Robert Christgau: Dean of American Rock Critics

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Consumer Guide (17)

As any of your professors will tell you, mass culture is a concatenation of fakes and imitation fakes. As soon as one of its purveyors comes up with a formula (all formulas are artificial, you understand) half a dozen others jump on the labwagon with their own variations. Why, rock and roll itself is a perfect example of this process, which CG 17 attempts to combat with some marketing hints. Each of this week's candidates falls into one of four categories. The Band Imitation (BI) is a group which derives from the vocal style, subject matter, and folkie-rocky sensibility of the Woodstock Wonders. Actually, it could be said that most mainstream middle-brow (non-improvisatory) rock fits that description, but I've tried to keep it more specific than that--these guys really seem to be ripping off, you know? The Secret Sideman (SS) has his roots in the supersession but really became a factor with the emergence of Leon Russell as a Genius Who Has Been There All Along. Russell's own label, Shelter, provides us with two additional examples of this phenomenon (which also must prove that secrets talk to each other. The Soul Chick (SC) is often a distaff version of the Secret Sideman--one of those doo-wah doo-wah singers (usually but not necessarily black) who is trying to fill a gap that does not yet exist; black (or anyway, soulful) sex symbol for white audiences. Repeat, while black women singers packaged for the black audience--Margie Joseph is the most successful current example--are nowhere near soulful (read dirty, emotional, nasty, funky) enough, for a Soul Chick's job, which does not call for much gentility, and instrumentation tends to be loud and electric. Finally, a somewhat cheesier category: the Olde Engliyshe Groop (OEG), inspired by the surprising re-emergence of several cheddar chestnuts and the more successful reconsitution of another.

These categories are not perfect. Not only can an SC occasionally be taken as an SS, but several SCs can be detected going doo-wah doo-wah behind their sisters. I have by no means exhausted the possibilities. Several have been through previous CGs (SC Merry Clayton, BI Grinder's Switch). The supply of SCs, especially, seems endless. Soon Richard Perry may be asking Barbra to give "Can I Get a Witness" a try, just in case.

It is my sad duty to remind you that the CG still docks records that run less than 30 minutes one notch. Will sin never cease?


BEE GEES: 2 Years On (Atco) OEG1. A good commercial group which has toppled from the tightrope to become a bad commercial group. This is a little better than the lps the Gibb brothers produced during their separation (Cucumber Castle and Robin's Reign). It does include a bizarre and memorable juxtaposition of a Jerry Reed imitation with singing strings. But the hit single, "Lonely Days," sounded more distinctive on the radio than it does in this context, and their vibrato is really annoying. C MINUS [Later]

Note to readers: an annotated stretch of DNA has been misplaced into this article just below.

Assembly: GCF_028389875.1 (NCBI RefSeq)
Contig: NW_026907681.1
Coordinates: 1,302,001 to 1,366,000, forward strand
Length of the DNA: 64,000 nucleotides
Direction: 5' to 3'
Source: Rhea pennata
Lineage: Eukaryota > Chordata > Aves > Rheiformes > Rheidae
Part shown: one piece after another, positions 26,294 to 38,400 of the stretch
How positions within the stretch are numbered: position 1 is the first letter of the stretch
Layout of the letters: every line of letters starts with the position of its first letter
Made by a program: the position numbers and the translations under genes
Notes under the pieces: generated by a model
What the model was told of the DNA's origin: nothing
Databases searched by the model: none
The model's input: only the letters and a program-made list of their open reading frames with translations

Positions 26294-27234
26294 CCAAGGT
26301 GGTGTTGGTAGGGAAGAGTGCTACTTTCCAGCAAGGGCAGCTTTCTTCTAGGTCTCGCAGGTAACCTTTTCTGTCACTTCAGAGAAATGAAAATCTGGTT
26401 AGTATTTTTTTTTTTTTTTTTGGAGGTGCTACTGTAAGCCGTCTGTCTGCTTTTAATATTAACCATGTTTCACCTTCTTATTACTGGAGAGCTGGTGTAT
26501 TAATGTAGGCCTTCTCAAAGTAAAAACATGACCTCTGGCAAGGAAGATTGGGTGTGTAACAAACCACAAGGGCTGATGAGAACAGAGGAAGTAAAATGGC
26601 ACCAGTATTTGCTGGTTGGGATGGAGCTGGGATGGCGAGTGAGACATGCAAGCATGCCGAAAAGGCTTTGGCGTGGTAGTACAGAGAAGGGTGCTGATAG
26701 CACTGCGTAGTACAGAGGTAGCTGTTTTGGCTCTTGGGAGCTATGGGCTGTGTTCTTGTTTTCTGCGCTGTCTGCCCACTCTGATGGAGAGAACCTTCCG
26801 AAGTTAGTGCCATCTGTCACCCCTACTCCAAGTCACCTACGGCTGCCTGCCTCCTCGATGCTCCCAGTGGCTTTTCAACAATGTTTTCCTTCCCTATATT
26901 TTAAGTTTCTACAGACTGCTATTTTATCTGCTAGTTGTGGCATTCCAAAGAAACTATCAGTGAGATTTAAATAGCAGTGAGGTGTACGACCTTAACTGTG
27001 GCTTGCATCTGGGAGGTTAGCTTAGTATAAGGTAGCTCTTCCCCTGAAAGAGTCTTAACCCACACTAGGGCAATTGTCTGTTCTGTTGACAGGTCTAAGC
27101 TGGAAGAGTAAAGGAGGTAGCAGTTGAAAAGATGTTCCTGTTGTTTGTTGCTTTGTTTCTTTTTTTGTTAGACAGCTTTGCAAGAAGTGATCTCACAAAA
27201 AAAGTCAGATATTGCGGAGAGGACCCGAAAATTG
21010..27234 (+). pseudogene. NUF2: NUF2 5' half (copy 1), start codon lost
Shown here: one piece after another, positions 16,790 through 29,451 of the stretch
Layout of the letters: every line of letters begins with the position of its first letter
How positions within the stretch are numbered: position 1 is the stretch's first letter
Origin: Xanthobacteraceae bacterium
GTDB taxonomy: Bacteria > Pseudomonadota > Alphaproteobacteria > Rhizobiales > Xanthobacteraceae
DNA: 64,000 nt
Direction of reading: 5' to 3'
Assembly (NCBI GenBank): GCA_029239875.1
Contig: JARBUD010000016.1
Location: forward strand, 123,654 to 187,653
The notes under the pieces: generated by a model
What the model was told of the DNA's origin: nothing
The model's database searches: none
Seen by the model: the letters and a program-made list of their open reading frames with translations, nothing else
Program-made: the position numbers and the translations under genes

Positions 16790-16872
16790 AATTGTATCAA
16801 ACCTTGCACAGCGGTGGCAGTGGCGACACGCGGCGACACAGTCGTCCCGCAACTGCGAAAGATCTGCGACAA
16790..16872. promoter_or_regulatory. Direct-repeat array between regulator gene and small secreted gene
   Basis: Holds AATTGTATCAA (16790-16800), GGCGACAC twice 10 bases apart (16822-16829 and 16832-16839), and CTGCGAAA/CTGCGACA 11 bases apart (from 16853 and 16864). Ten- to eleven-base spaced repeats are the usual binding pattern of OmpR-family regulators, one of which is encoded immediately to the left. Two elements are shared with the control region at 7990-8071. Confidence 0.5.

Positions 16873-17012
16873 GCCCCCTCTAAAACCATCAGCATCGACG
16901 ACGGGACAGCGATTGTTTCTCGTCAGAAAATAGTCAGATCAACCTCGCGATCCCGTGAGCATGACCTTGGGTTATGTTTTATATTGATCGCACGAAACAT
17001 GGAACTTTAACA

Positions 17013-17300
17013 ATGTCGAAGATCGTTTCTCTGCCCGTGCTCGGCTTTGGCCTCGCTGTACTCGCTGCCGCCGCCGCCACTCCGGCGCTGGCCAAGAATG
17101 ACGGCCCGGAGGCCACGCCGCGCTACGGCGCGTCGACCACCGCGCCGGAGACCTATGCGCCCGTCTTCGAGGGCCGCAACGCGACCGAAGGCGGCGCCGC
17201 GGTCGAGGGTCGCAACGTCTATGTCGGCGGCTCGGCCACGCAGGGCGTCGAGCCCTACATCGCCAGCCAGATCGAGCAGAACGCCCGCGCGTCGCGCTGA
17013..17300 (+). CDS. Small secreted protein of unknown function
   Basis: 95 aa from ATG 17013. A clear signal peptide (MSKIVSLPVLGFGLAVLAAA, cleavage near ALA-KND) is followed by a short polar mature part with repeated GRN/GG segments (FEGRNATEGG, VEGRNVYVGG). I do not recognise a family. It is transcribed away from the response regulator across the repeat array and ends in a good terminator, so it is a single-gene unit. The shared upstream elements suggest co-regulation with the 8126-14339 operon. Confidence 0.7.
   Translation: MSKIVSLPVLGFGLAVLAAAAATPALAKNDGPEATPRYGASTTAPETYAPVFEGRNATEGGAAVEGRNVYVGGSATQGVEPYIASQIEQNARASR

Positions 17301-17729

BLUE MINK: Real Mink (Philips) This is a collaboration between Madeline Bell and Roger Cook. Bell and Doris Troy, whom see, are queens of doo-wah in London, and Cook is one half of Greenaway and Cook, the top commercial songwriting team in Great Britain, responsible for material as good as the Fortunes' "You've Got Your Troubles" and as bad as White Plains's "My Baby Loves Lovin'." This is a solid white soul record, marred by a couple of drab instrumentals. Madeline sounds good. B [Later: B-]

CARP (Epic) BI1. For those of you who are really into Americana, here's an album with songs about Calamity Jane, a circuit preacher named Brown, and firehouse dogs. For those of you who are really into bands that have paid their dues, this one formed at the University of Oklahoma five years ago. And you won't catch Carp imitating Jefferson Airplane or Bessie Smith either. C

RY COODER (Reprise) SS1. Cooder is everyone's favorite studio bottleneck and (according to his own complaints, which may well be true) the man from whom Mick and Keith stole "Let It Bleed." As a solo, however, he is distinctly minor, never managing to turn his lack of a voice into a virtue. For members of the Warner fan club only. Docked a notch for time: 28.48. B MINUS [Later: B]

RITA COOLIDGE (A&M) SC2. A lot of my advisers find this disappointing, but I like it despite the seeming lack of lustre and have the feeling that the Coolidge voice, which resembles the Bramlett voice without the bravura, could grow on me the way Tracy Nelson's did. B [Later: C+]

CRAZY HORSE (Reprise) SS2. Neil Young's backup band, as this group used to be called, here delivers music sufficiently consistent, original, and versatile to throw a scare into the man who hired them. A rock and roll record that is literate and witty, both verbally and musically. Four members, including old Jack Nitzsche, can sing lead, and they play their own instruments, and three of them compose, and every song is good, and for old time's sake there's even some phasing. The kind of group that will produce SS of its own all too soon. A [Later: A-]

JESSE DAVIS (Atco) SS3. Perfunctory funk from Taj Mahal's lead guitarist. His own songs are forgettable, his cover versions flat, and despite an embarrassment of studio help (Eric, Leon, Merry, Gram, etc.) the music never gets off the ground. C PLUS [Later: C-]

FACES: Long Player (Warner Bros.) OEG2. The Faces, you recall, were once Small and sang "Itchycoo Park" with whine and phase, lovely stuff in its time. With the considerable help of Rod Stewart, they have really re-grouped, gained a new identity. I think this is the best of Stewart's records, not on the basis of song selection--both Mercury albums reach higher peaks--but because the instrumental groove is so vital and, yes, funky. A minor triumph. A MINUS [Later: B]

THE GREASE BAND (Shelter) SS4. Joe Cocker's former band is the chief source of that wonderful '50s r&b emanating from other English groups like Fleetwood Mac and Argent. Why, then, do they sound like a BI here? Sad. B [Later: C+]